Meditation is a free, powerful tool that is accessible to all and as numerous studies have shown has far reaching benefits for all areas of our lives. Through daily practice we can transform ourselves and therefore the world around us, staying centred and calm through challenging times. It seems that now more than ever a more apt question might be why wouldn’t you want to meditate?






Happy new year of the rooster!


Today is Chinese lunar new year, which in 2017 is the year of the rooster. Each year, the Chinese calendar assigns an animal from a rotating zodiac of 12 animals. The 12 animal cycle rotates through the rat, ox, tiger, rabbit, dragon, snake, horse, goat, monkey, rooster, dog and pig. Apart from 2017, the year of the rooster includes the years 1933, 1945, 1957, 1969, 1981, 1993, 2005 and 2029.

Those born in rooster years are characterised as being observant and hardworking. They are active and talkative and according to Chinese astrology roosters tend to enjoy social events and are very comfortable being the center of attention.

2017 is a fire rooster year. As in Chinese medicine, Chinese astrology is inextricably linked to the elements so that each year is associated with one of five elements as well as an animal, including gold (metal), wood, water, fire or earth. The element, combined with the zodiac animal, set the astrology for the year. This year is a fire year, and so those born in 2017 are fire roosters. The last fire rooster year was 1957.

In contrast to the 365 day solar year of Gregorian calendar the date of Chinese new year is determined by the traditional Chinese calendar which is lunisolar. This means that it’s based on the cycle of the moon as well as on earth’s course around the sun. A month on this Chinese calendar is 28 days long, and a normal year lasts from 353 to 355 days. To keep the calendar in sync with the sun and the seasons, the Chinese add an extra leap month about once every three years.

Determining the date of Chinese new year requires some complicated calculations. In most cases, it falls on the second new moon after the winter solstice. In the Gregorian calendar, the solstice is around Dec. 21 which is why Chinese new year typically occurs in late January or during one of the first three weeks of February.

Chinese new year is celebrated around the world with a blaze of firecrackers, for 16 days beginning with new years eve reunion dinners and culminating in the lantern festivals. Like Christmas in the West, people exchange gifts during the new year festivities. The most common gifts are red envelopes which symbolise good luck and contain money to be given to children and (retired) seniors. It is a time for families to come together, enjoy the holidays and wish for a lucky and prosperous year ahead.

Enjoy! x









Drinking hot water and the juice of half a lemon is a fantastic way to activate your mind and body first thing in the morning. Over night we often go 8 hours without fluid while our liver is actively refreshing and regenerating our bodies so this warm water and lemon is a wonderful way to rehydrate and help flush accumulated toxins from our digestive system when we first wake.

In Ayurvedic medicine the sour taste of the lemon is seen to kindle our digestive fire or Agni which then creates the warmth needed to stimulate proper stomach acid and bile production needed for good digestion and a strong metabolism.

As if this weren’t enough there’s also a little immune boost thrown in, as lemons are ultra hydrating, alkalising and electrolyte-producing as well as containing highly absorbable vitamin c, potassium and calcium.

By helping the liver and lymph to flush the body of toxins, improving digestion and containing vitamin c, drinking hot water and lemon can also lead to clearer and healthier skin.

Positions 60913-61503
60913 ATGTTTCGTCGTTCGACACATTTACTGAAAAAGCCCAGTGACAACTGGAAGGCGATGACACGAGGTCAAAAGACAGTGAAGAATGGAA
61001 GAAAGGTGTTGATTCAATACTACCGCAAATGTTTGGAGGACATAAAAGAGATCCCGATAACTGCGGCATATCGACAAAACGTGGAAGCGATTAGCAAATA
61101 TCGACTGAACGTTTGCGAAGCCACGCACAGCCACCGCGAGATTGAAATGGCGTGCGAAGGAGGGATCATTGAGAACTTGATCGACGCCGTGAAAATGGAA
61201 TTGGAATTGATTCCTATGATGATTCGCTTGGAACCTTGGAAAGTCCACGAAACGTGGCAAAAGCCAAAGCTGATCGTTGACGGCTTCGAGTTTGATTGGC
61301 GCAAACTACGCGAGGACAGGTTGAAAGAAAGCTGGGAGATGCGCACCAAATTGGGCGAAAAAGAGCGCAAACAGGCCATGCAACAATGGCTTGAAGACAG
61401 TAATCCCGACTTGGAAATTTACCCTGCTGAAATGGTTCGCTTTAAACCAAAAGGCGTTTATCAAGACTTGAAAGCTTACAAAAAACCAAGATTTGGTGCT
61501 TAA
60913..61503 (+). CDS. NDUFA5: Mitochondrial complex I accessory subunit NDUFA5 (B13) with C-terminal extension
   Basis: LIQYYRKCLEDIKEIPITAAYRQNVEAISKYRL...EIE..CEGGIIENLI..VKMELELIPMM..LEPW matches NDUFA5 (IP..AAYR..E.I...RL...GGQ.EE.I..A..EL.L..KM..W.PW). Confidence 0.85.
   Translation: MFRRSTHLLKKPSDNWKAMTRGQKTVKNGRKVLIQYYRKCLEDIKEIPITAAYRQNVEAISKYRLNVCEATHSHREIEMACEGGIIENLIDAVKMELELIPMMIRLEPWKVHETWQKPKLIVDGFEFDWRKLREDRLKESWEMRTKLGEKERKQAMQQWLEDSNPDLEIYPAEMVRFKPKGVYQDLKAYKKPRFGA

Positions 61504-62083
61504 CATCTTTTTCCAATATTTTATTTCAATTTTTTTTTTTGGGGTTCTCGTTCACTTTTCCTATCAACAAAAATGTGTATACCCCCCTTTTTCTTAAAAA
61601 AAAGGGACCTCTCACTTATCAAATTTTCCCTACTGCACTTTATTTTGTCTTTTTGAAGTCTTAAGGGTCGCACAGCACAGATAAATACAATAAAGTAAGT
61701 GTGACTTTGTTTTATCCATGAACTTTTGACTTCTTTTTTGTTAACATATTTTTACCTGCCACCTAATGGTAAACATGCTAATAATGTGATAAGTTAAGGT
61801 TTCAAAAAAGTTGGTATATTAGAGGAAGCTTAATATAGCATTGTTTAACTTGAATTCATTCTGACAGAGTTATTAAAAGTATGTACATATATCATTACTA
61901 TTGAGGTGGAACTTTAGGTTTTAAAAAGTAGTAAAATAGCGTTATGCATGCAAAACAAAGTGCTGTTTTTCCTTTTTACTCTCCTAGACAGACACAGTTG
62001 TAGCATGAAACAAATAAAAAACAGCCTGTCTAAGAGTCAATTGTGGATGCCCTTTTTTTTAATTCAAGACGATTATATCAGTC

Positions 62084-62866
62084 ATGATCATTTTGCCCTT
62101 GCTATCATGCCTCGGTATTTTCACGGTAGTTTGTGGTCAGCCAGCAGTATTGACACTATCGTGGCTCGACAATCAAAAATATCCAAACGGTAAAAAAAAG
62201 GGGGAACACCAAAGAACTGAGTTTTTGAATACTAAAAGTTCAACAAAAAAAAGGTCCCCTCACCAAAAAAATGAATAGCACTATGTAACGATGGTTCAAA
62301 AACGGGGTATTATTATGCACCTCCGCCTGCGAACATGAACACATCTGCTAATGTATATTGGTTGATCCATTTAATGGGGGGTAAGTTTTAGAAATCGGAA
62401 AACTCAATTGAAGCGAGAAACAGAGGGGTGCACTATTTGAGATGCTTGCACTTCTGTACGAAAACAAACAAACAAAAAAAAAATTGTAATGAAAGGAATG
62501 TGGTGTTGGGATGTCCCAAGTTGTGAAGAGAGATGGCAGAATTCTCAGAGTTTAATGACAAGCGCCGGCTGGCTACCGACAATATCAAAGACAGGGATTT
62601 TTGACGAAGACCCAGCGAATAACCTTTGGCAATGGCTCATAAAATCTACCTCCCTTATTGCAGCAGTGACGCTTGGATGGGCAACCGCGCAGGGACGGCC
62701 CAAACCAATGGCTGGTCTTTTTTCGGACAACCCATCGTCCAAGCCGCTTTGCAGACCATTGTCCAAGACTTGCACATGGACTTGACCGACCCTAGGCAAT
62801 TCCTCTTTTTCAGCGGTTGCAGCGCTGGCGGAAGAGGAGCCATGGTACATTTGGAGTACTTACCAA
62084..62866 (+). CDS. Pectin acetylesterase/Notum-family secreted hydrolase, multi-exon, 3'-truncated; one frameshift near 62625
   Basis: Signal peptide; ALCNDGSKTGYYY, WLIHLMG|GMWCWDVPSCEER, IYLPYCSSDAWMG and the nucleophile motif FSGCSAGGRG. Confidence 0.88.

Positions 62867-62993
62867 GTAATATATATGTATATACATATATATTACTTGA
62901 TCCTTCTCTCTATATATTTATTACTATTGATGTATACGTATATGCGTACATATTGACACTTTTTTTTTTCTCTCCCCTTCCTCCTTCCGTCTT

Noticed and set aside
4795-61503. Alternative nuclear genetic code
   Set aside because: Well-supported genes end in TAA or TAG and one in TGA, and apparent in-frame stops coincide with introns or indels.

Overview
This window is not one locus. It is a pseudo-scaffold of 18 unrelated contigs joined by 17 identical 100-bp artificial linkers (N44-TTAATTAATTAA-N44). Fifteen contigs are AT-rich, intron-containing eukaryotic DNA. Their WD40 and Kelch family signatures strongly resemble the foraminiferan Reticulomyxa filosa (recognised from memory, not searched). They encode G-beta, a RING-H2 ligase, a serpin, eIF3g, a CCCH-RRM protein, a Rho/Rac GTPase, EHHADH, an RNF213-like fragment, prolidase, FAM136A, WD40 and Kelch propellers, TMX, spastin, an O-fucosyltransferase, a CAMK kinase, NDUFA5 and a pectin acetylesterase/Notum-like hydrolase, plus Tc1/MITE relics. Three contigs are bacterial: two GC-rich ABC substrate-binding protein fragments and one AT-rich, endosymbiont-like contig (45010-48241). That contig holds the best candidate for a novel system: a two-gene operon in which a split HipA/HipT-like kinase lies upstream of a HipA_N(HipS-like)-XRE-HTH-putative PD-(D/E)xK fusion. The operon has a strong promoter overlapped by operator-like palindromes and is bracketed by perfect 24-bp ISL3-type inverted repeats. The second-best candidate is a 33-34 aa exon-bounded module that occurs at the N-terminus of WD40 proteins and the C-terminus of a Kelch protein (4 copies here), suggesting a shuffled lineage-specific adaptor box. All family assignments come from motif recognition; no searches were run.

Incorporating this simple and easy drink into your morning routine will gently aid your bodies natural detox process leaving you feeling better and brighter, plus it tastes good too!

Enjoy x



















New year – new you.


Traditionally January prompts all sorts of resolutions – so how about resolving to improve your genetic health?

Historically medical scientists believed that our biological destiny was determined by our genes. In this way, it was seen that if heart disease, cancer or diabetes were part of our family history then we would inevitably develop these. However, thanks to a growing body of genetic research we now know that our genes do not determine our destiny. While we cannot alter the structure of genes or the sequence of our DNA, we can influence the activity of our genes to create good health and well-being.

This understanding is new and belongs to a growing field known as epigenetics. This is the study of the epigene, the complex sheath of proteins that surrounds DNA and it is here that the various genes are switched on and off.

Though our genes remain the same throughout our lifetimes their activity is constantly changing from year to year and minute to minute. So much so that the genetic read out of identical twins is the same at birth but considerably different by the age of 70 by which time they are no closer than two siblings who are not identical twins!

We inherit approximately 23,000 genes from our parents and some of these genes will include genetic mutations, these variations can affect how the gene expresses itself in your body. While 95% of disease related gene mutations increase your risk factor for a disease, crucially, they do not predict the disease. In other words, just because you carry a genetic mutations that predisposes you to heart disease, you are not destined to develop it.  Only 5% of disease related gene mutations are fully penetrant, which means that they will directly cause a disorder.

This is exciting and empowering information as it means that we have the ability to influence the expression of 95% of disease related gene mutations, including genes for Alzheimer’s, heart disease and diabetes. Amongst others the work of Bruce Lipton in ‘Biology of Belief’ allows us to see that our internal environment instantly impacts our cellular make up and not the other way around. Through our daily lifestyle choices we can optimise how our genes behave, helping to turn off the genes that promote good health and turn off the genes that promote illness.